Whos in charge

 
 
By Evan Schuman  |  Posted 2006-08-12 Email Print this article Print
 
 
 
 
 
 
 


?"> Another PCI deployment hurdle is the "Whos in charge?" debate. Hotka said that issue came up repeatedly as her organization tried to identify the proper people to meet with. It was very difficult "to locate the correct people within each company. I think we found a total of four people (within retail) who had the title of chief information security officer," Hotka said. "Many people had the CIOs in charge, there were VPs of architecture, directors of application development, there were compliance folk. In some cases, the right person to talk to was the loss prevention person."
For many retailers, executives do a knee-jerk point to the CIOs station. "Some companies will point, just by default, at the CIO and say, Oh, the buck stops there," Hotka said. "But the CIO in fact may not know anything about this and is the person who just signs something periodically."
Rasch commented that the responsibility confusion is especially ironic, given that its one of the few areas where PCI guidelines are unusually explicit. "One of the things that PCI requires is that you have an individual responsible for information security," he said. Rasch argues that the way PCI guidelines are written are not the problem and that significant wording changes could easily make the situation worse.
"If you were to write them even more explicitly, that would create even more problems. The PCI standards are intended to be just that: standards and guidelines of good behavior. If you get to too much of a level of granularity, then youre going to get into some really difficult problems where they just dont work in the real world," Rasch said. "So theyre intended to be fairly high-level reasonable standards of things to do. The problem is that if theyre too broad and too general, you cant audit against them and you cant certify compliance. If theyre too detailed, they dont work so there has to be a balance between them." How, then, do the problems crop up? "What happens is the auditing firms and the people who do assessments against PCI standards come in and theres a certain amount of interpretation that they have to do to say, This is a good program and this is a bad program," Rasch said, adding that the only response is for a retailer to prove that adequate compensating controls are in place so credit card transactions are, in reality, not in danger. What is a retailer to do if an audit firm says a reasonable legitimate business practice is against the guidelines? "What you do is you go find another audit firm and you demonstrate to that audit firm that you have adequate compensating controls," Rasch said. "And if it really becomes a violation of PCI, then youve got to go back to Visa and MasterCard and say, Listen, we either need an exception or we need the rule changed because this is not a genuine threat. Its not a real threat to payment information and we should be allowed to do this." Another panelist at the audiocast was Jupiter Research analyst Patti Freeman Evans, who has worked extensively with retailers on PCI issues. "It was very hard to understand what the compliance really meant and what it meant to our systems and procedures," Evans said. "And then, once we got a grasp on that, then we had to understand how long it would take us to comply, what the costs were going to be and then how we could make a case for it. Well, heres the reporting. At least were reporting that were not doing it right. At least we know that were not doing it right and were making some reasonable effort to actually get there." Evans then asked fellow panelist Rasch whether that was how most retailers were handling PCI issues. "Oh, if only they were up to that standard," Rasch said. "Right now, people are circling and dancing around PCI. The large retailers are starting to do assessments to see where they are and put plans in place to become more compliant. The smaller merchants are saying, PCI? What does that stand for?" "Retail Center Editor Evan Schuman can be reached at Evan_Schuman@ziffdavis.com. Check out eWEEK.coms for the latest news, views and analysis on technologys impact on retail.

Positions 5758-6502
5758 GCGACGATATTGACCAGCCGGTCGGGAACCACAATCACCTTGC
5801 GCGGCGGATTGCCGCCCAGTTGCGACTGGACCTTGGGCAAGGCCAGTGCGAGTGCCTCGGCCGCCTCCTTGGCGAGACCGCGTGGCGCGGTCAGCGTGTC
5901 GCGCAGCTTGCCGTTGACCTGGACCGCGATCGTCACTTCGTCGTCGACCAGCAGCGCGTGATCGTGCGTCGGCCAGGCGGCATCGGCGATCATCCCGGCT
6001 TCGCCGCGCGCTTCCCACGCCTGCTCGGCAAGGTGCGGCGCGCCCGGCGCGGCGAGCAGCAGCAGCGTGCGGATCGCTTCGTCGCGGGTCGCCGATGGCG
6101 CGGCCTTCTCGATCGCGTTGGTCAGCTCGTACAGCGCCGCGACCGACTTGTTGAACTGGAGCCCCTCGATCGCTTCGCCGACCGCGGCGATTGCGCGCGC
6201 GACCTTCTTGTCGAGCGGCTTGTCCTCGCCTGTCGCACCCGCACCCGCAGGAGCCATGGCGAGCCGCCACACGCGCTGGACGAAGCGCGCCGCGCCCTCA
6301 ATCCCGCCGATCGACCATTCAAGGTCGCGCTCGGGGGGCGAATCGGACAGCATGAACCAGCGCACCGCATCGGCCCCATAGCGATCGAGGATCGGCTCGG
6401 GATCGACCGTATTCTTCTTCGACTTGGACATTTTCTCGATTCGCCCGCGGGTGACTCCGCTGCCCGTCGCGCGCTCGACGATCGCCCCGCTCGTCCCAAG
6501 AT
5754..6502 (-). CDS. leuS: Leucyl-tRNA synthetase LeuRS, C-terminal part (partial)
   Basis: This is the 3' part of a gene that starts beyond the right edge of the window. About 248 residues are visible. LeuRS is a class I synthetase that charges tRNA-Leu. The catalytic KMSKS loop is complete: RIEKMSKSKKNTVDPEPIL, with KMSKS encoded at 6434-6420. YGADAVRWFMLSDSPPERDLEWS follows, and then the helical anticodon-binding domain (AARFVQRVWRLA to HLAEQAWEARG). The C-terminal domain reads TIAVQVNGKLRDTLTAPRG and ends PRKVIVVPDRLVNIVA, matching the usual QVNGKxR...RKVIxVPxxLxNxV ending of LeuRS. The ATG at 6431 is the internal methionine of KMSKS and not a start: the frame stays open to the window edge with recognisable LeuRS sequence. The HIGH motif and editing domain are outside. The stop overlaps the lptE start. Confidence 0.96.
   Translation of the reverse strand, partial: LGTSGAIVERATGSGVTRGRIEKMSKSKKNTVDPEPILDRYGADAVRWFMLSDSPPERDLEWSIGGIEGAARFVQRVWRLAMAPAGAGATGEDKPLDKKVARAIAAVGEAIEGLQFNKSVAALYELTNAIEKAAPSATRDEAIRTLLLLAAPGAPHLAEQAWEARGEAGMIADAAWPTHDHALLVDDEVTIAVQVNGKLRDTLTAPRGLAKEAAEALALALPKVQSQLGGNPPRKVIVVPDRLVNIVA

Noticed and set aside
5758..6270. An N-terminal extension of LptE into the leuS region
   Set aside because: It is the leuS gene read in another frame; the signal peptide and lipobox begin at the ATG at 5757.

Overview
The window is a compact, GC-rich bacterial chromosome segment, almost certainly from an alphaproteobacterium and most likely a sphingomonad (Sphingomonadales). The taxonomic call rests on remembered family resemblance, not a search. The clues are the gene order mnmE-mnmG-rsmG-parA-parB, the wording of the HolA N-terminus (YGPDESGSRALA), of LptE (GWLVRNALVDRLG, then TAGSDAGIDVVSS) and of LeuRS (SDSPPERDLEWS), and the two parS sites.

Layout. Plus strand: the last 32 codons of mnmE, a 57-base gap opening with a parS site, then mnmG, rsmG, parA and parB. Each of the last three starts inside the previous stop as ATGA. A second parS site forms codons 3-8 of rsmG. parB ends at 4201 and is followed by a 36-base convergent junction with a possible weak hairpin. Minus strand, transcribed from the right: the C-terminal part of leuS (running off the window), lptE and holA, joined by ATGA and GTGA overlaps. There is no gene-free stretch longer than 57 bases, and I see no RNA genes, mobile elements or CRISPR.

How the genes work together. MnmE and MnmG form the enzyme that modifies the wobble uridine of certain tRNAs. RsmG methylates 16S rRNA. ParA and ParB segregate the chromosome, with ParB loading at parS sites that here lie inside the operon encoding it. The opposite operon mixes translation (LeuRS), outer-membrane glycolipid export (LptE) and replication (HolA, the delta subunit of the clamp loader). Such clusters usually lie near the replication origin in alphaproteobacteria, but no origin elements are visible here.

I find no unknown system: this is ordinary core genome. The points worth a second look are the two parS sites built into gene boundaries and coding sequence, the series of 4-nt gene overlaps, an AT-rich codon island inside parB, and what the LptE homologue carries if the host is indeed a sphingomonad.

Evan Schuman is the editor of CIOInsight.com's Retail industry center. He has covered retail technology issues since 1988 for Ziff-Davis, CMP Media, IDG, Penton, Lebhar-Friedman, VNU, BusinessWeek, Business 2.0 and United Press International, among others. He can be reached by e-mail at Evan.Schuman@ziffdavisenterprise.com.
 
 
 
 
 
 
 

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